Bad charities face fraud charges. How do you pick a good one?

(WTNH)– Four cancer charities are accused of lying about where the money is going. Your money, donated in good faith is being used to cover lavish personal spending.

Those four charities were all operated by one family. Now a big investigation says they were all frauds. For every dollar you donated, only three cents went where it was supposed to. So we sat down with the Better Business Bureau to find out how you can check out a charity before you write them a check.

“These charities had legitimate sounding names,” said Howard Schwartz of the Better Business Bureau. “Unfortunately this puts the onus on us to be looking out for lookalike charity names because this is so prevalent.”

Here are the names of those charities:


The Federal Trade Commission and Attorneys General from all 50 states say money raised for cancer patients mostly benefitted just the family running the charities.

“In some instances instead of providing cancer patients with much needed support, donors’ money went to financing the personal lifestyles of those operating the charities,” explained Virginia Attorney General Mark Herring. “Including cars, luxury cruises, and tickets to concerts and sporting events.”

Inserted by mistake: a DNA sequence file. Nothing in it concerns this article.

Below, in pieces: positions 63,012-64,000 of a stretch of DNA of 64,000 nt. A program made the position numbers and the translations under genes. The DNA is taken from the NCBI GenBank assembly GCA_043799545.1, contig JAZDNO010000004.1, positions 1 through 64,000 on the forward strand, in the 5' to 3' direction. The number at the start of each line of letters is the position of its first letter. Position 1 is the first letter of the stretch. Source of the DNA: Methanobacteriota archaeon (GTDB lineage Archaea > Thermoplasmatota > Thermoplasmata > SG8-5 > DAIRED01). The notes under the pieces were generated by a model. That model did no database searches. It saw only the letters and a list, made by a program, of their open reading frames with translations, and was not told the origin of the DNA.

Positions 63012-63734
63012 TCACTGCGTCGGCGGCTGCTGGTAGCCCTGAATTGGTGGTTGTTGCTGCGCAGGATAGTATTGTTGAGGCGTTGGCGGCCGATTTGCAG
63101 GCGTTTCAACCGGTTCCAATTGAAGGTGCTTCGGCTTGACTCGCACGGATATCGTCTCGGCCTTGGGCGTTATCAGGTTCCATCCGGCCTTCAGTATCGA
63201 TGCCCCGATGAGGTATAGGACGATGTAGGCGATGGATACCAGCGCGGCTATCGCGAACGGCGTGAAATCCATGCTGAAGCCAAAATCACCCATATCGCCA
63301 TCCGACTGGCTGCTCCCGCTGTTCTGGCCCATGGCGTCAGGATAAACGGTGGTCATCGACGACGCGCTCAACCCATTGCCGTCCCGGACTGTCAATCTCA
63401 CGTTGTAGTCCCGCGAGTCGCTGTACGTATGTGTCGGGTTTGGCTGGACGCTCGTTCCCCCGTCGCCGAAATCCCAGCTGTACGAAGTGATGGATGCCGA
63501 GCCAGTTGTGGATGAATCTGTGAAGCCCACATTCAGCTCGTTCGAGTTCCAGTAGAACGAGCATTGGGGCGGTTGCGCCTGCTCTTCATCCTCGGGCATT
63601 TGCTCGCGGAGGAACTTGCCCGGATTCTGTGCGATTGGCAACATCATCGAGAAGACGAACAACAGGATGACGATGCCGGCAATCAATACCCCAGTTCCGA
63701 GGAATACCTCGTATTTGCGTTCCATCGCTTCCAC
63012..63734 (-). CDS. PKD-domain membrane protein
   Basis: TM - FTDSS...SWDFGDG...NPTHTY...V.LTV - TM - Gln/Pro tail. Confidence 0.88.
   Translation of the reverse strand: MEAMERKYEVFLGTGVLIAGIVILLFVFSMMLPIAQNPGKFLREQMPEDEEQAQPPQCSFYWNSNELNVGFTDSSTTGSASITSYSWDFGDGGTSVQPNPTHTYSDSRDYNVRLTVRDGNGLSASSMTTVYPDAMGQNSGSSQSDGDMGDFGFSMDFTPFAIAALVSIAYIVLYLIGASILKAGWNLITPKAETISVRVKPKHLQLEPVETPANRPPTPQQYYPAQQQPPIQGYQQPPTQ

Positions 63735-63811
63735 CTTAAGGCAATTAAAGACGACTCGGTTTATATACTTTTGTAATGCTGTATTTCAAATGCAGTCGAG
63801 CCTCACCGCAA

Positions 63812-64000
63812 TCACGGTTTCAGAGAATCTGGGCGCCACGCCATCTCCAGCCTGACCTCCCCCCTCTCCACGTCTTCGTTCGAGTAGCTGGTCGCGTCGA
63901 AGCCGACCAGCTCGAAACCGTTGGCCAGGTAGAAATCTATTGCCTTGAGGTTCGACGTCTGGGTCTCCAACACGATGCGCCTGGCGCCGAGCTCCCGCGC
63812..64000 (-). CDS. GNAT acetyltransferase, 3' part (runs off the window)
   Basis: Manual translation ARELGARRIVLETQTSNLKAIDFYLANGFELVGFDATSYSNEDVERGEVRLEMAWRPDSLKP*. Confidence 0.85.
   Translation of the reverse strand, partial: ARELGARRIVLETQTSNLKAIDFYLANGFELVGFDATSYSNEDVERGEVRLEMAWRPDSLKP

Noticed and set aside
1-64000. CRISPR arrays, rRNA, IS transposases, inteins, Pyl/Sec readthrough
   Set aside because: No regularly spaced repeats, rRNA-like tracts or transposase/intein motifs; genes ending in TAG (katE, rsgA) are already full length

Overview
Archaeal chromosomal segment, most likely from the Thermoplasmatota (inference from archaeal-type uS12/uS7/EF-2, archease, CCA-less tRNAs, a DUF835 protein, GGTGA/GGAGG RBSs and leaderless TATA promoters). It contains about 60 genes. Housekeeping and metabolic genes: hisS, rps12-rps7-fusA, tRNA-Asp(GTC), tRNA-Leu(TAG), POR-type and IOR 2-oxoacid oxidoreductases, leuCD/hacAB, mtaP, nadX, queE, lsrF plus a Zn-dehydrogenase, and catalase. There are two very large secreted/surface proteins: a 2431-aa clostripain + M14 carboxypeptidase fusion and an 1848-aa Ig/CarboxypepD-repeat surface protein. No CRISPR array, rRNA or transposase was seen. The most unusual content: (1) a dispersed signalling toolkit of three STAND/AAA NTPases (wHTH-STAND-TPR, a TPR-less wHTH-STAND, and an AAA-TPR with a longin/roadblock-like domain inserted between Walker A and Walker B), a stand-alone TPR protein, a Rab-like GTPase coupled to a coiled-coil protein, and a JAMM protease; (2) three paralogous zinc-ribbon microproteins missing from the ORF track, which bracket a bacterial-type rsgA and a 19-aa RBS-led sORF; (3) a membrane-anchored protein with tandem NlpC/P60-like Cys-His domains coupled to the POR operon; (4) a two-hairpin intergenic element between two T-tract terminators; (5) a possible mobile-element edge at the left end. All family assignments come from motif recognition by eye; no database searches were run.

“This will not be the last time charities have been hit,” said Schwartz. “Far from it. In fact every time there’s a disaster, be it manmade or natural, we see fake charities popping up all over the place.”

He says these so-called cancer charities used high pressure tactics over the phone and through the mail to bilk donors out of a total of $187 million in donations.

“If you feel that somebody is pressuring you on the telephone or by mail, or they’re asking you to give right away, those are big red flags and you should stay away from them,” Schwartz said.

The Better Business Bureau has 20 different criteria for evaluating charities on its website

Other websites also rate charities. Websites like CharityWatch and Charity Navigator.

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